Later in the day, it’s time for dinner. Let’s just say I wouldn’t invite anyone over! I’m not into cooking but I have to get my iron up so I have red meat as much as possible or chicken, along with vegetables and potatoes. It’s usually something quite basic. I don’t go to any bother when I’m cooking for myself. Then I may go on the computer or listen to the radio. I try to get to bed before midnight, although that doesn’t always happen. Lying in bed, I often think about the next marathon. Hopefully this year I’ll do 231, so some nights I’ll be counting in my head which ones are coming up. The significance of the number is just that it’s 31 less to my next hundred.
There is great craic at the races. A few weeks ago, when I was freewheeling down the hill, I said to two girls ’50 cent a lift!’. Then they were passing me going up a hill, they called back ‘50 cent a push!’ There is also one fellow down in Bandon who’ll always say ‘go on you langer’ when he is about to catch up on me, while a guy in East Cork says, ‘Jerry, I gotcha!’ I always say that I have it easier because if I’m coming down the hill, I freewheel, however, runners- from start to finish- have to put one foot in front of the other.
Races have given me a new lease of life. They took me from lying in bed to having now travelled the world. The moment it all changed for me was when I was 20. I had been living in the Cheshire Home since I was 12 and one day I had a disagreement with one of the powers that be there, so I walked out. I was just out of orthopaedics after an operation on my foot, and I took an overgrown path down to the road, avoiding the main driveway in case someone saw me. Downhill, on one leg and crutches, it was a bit dicey. I knew if I fell, nobody would find me for ages.
I made it to the bottom and turned for the Dunkathel Roundabout because I knew someone who ran a kindergarten in Glounthaune. The wife of the manager of the Silversprings Hotel at the time passed me and gave me a lift… little did she know what I was up to. The person who ran that kindergarten had two other people employed as well, and it was decided that I would sleep in one person’s house the first night and the other persons the next in case the gardaí were called. I was like someone on the run! I heard afterwards that it was decided not to send the gardaí because I never had anything to do with them before. They thought I would die of the shock!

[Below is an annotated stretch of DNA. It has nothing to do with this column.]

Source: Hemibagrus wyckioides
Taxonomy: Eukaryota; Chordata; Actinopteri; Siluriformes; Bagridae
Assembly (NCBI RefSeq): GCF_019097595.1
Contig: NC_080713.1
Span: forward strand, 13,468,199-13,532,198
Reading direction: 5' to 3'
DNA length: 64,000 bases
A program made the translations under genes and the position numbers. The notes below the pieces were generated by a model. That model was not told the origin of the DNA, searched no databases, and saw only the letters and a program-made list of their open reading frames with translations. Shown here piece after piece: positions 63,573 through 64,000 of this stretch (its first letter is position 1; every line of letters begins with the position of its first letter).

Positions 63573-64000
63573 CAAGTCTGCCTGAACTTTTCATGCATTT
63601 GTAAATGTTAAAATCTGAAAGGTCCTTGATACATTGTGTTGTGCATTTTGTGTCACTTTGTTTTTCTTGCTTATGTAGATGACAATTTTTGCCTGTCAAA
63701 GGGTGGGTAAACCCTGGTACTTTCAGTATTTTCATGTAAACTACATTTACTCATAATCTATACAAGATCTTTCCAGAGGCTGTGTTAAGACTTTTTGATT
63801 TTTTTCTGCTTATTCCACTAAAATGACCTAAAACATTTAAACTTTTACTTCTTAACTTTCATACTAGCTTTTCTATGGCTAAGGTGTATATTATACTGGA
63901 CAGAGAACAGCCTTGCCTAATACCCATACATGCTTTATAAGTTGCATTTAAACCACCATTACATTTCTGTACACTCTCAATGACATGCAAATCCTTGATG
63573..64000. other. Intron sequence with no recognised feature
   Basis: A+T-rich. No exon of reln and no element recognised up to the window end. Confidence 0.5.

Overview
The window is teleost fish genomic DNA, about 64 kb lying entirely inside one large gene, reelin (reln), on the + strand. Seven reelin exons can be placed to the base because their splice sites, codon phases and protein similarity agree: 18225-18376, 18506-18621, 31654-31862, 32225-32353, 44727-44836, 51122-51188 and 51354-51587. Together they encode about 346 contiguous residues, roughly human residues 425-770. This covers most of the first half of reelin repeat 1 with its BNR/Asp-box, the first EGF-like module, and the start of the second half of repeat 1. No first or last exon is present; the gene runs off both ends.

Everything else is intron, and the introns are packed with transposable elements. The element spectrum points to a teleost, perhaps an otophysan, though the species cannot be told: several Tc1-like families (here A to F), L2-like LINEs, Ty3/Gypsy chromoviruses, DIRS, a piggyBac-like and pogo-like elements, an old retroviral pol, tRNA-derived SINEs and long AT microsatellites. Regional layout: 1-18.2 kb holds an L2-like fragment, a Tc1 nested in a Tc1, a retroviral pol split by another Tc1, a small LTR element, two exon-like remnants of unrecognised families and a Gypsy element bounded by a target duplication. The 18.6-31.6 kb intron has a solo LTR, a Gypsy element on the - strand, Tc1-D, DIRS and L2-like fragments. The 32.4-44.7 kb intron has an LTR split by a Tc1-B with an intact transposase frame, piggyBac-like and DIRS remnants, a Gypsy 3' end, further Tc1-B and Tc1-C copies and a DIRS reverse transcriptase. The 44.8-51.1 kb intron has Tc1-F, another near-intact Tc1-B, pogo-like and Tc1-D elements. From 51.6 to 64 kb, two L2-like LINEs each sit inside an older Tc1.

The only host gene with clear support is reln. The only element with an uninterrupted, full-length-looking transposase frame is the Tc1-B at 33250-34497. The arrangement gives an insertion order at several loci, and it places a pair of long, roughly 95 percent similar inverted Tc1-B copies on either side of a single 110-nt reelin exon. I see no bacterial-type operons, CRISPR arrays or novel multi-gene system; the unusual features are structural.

Eventually I went back to Clarinbridge in Galway, where I’m originally from, with my parents. It was thought that I might come back refreshed after a month at home but I wasn’t having it. Instead, I went to HELP Industries on Vicars Road, which is run by COPE and trains disabled people for employment. I then went to work for a ladies tailor and learned how to shorten dresses. That was actually quite useful because when I buy pants, they’re usually too long. After two years there, I got a job as a rep for St Martin’s Pools and later went on to hospital radio.
Deciding to leave Cheshire Home that day was a huge step. Imagine being put somewhere when you are 12 years-old and realising that is where you will be staying for the rest of your days… it’s an awful kick to the system. From the word go, for 20 years, I knew nothing but institutions. I imagine I’d be a different person altogether now if I didn’t leave that day, someone who couldn’t communicate at all.
Those 20 years of my life were wasted, and then there was the slow process of fitting into society. However, now I’m part of the scene, and the fact people want to write about me is quite amazing. The year before last at the Dingle marathon, a girl in her early 20s approached me and said I was the reason she started running. Then at the Dublin marathon, a researcher for the Pat Kenny on RTÉ Radio 1 told me the same girl had spoken on-air about how much of an inspiration I was to her! I’m also chuffed at young people- who wouldn’t know me at all- passing me in races and saying ‘you are my hero’. That really gets me. It’s amazing to be somebody’s inspiration.